Only once in the years that ventriloquist Willie Tyler has been performing with his dummy, Lester, did he think he might be hearing things from his partner without having spoken himself.
"It happened only for a brief instant," Tyler said. "I had been doing a lot of traveling and shows and was staying at the Hyatt-Regency in Chicago and Lester was in his case alongside the bed.
"Before turning in I tuned into one of those pay TV movies and promptly went to sleep.
"I have no idea how long it was when I woke to the sounds of a voice in the room, had forgotten about the TV, sat up to lean over and look at Lester, and realized it was vacation time for me."
Tyler was in Washington for one guest performance with the U.S. Air Force Band at the DAR Constitution Hall yesterday.
"I don't plan on doing anything political, nor topical," said the ventriloquist, who describes himself as "thirtyish," before the act. "I'll just stay with my tried and true performance, an opening, a middle and an ending."
Lester, a wooden dummy with an Afro, has several changes of clothes and headgear ranging from a cowboy hat to a Donegal cap.
"I have trouble when I send his clothes to the cleaners," Tyler said. "The cleaners think they are doing me a favor and sew the slit up the back that I have to slip my hand into to make him work."
On stage, the act is a potpourri of quick jokes, based on the audience of the evening. The lines he uses if he performs with a rock group are different from those for say, a country and western show. Although he writes about 75 percent of his own material, he also uses the well-tested old comedy routines like Abbott and Costello's "who's on first, what's on second, he's on third" bit and sometimes goes to the borderline risque.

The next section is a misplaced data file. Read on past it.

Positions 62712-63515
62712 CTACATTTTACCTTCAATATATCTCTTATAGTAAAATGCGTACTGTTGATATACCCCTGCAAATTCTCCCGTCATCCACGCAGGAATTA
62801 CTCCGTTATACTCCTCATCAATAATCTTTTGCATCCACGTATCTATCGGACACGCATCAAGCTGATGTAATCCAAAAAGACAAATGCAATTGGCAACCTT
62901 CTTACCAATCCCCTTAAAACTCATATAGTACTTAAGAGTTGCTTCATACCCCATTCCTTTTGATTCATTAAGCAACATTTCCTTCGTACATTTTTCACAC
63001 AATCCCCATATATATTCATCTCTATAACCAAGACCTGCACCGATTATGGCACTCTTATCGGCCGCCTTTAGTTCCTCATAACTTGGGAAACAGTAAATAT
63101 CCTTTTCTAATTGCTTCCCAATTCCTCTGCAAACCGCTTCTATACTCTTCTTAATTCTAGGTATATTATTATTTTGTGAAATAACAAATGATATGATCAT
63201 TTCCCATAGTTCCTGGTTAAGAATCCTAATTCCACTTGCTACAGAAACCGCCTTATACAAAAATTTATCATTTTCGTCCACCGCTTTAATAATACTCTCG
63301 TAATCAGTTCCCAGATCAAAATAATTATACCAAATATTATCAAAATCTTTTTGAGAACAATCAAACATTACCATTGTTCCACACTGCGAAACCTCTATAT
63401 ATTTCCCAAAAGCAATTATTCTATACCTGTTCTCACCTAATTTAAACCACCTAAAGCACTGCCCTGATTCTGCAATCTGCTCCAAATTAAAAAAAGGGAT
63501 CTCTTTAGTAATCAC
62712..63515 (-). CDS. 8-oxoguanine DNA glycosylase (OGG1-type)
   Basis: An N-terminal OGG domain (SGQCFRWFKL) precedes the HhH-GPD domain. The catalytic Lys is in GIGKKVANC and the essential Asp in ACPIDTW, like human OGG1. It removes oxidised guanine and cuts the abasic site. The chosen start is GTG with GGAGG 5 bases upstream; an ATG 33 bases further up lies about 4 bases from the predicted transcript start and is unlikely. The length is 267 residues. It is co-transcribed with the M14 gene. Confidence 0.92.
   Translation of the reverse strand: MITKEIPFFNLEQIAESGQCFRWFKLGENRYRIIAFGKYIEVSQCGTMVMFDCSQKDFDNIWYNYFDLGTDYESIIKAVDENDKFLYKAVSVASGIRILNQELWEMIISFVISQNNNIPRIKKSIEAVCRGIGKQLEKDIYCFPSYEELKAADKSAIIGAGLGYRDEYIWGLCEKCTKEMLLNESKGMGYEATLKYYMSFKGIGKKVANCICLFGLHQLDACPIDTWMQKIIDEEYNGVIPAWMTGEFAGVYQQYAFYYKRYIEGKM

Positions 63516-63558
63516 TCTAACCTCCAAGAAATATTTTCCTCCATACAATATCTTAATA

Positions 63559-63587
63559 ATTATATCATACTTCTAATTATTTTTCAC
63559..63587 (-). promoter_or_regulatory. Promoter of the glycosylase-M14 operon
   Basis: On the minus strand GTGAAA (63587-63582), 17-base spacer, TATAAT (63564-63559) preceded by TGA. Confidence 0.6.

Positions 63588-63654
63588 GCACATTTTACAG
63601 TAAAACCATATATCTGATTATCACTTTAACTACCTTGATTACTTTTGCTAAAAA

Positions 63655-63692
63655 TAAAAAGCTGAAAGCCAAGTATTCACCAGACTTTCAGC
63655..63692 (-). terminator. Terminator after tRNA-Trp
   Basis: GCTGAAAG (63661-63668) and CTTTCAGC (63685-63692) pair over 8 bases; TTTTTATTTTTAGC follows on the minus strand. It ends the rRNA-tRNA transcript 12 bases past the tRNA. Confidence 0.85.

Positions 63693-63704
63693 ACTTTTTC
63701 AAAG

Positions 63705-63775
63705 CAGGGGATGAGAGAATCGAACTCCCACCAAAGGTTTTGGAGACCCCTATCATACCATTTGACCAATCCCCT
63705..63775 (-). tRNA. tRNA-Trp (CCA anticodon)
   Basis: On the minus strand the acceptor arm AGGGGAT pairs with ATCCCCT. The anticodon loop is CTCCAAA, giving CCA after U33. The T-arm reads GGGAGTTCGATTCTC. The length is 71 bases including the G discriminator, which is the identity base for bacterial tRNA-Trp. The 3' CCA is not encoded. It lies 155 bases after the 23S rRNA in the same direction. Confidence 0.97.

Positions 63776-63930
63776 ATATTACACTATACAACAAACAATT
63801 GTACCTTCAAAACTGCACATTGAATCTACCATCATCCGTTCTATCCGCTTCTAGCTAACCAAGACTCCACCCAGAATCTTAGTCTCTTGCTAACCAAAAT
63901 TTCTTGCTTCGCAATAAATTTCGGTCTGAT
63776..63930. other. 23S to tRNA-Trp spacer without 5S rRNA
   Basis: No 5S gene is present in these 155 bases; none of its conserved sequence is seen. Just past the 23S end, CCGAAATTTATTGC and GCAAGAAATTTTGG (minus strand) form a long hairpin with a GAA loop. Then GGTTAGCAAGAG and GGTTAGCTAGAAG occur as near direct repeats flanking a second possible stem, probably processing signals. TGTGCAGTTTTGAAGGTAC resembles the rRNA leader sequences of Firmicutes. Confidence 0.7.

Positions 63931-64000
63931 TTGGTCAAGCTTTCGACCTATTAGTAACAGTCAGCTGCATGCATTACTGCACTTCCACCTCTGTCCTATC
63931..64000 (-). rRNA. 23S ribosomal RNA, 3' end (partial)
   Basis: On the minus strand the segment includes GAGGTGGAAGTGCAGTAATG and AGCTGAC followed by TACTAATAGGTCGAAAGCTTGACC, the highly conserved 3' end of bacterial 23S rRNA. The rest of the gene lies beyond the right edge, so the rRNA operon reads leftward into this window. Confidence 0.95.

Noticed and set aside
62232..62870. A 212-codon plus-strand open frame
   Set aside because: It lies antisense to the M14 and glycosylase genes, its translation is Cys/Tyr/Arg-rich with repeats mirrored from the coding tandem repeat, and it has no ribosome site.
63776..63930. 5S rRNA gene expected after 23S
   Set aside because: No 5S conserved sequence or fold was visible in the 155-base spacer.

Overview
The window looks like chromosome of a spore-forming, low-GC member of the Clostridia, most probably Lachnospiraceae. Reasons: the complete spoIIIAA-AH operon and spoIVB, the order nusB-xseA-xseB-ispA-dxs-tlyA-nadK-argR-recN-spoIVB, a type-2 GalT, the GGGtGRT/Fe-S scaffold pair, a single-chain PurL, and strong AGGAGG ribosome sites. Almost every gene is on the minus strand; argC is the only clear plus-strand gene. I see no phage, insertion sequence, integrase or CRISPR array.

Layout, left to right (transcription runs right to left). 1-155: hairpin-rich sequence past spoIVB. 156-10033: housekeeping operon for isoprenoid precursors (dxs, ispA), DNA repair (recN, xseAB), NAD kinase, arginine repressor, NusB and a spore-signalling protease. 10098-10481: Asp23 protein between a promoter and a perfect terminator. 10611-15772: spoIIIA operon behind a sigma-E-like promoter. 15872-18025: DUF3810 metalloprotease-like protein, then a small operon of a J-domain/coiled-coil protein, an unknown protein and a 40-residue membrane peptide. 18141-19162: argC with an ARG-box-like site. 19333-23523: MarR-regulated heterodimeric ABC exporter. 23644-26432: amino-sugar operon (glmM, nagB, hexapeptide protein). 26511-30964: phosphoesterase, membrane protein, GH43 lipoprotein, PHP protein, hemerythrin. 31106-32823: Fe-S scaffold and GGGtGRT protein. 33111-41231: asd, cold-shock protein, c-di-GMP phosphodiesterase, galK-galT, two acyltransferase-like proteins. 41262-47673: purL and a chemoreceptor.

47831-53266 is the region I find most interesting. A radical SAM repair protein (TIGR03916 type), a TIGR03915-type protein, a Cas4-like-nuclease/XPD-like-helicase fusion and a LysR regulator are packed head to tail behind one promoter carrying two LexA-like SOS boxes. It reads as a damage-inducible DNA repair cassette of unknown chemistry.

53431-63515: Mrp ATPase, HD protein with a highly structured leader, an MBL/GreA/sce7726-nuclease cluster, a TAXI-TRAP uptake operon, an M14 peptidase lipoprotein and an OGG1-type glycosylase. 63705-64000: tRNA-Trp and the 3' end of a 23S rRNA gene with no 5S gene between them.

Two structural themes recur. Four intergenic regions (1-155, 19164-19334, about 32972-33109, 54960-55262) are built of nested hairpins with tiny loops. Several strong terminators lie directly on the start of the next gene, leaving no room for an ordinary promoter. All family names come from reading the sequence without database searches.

Unlike most ventriloquists, Tyler doesn't refer to himself and his partner as "we."
Lester, the dummy, or "figure" as Tyler prefers to call him, remained somewhere in his trunk backstage while Tyler put things in their proper perspective. The great Edgar Bergen, on the other hand, treated his dummy, Charlie McCarthy, almost as a human being, even giving him his own room.
Quietly becoming America's foremost ventriloquist, Tyler and the 42-inch-tall Lester have appeared on numerous talk shows and TV specials and were regulars on NBC's "Laugh-In" and guests on "The Jeffersons."
Tyler expands his act by singing his own compositions and recently discovered another hidden talent when he played a hospitalized paraplegic veteran in the movie "Coming Home."
"I had to spend all my time in a wheelchair," recalled Tyler. "I performed ventriloquism in the film only it wasn't Lester, but instead a Vietnamese figure."
A native of Detroit, Tyler began practicing throwing his voice when he was 10, using one of his sisters' dolls as his dummy.
"I read in an ad in a Popular Mechanics magazine," Tyler said. "'Learn to be a ventriloquist in five easy lessons,' so I sent for it and began practicing in front of a mirror.
"When my parents realized I was serious, they ordered a figure from a New Jersey supply house -- it was a Jerry Mahoney figure [Paul Winchell's dummy], so I painted the face black for my act." The name Lester came from his brother, who said the figure looked like a boy in his class named Lester.
The two began playing the amateur circuit around Michigan, and both went into the Air Force together where they worked entertaining servicemen.
Once out of the service, Tyler played the small clubs until an executive from Motown Records discovered him and signed him to a contract.
"When I think of it now," he said, "that first figure maybe cost my parents $19.95. Today it would cost maybe $99.95."
Tyler lives in Hollywood with his wife, Elaine, and two sons, spent nine months on the road last year and said, "My sons have Lester in a proper perspective. He has no special privileges at home, no room of his own or anything like that."
He doesn't plan on adding another figure to his act and plans on keeping His one character very versatile.
"People are always suggesting I get Lester a little wooden girlfriend," Tyler said. "But he doesn't like the wooden ones, he likes the real ones."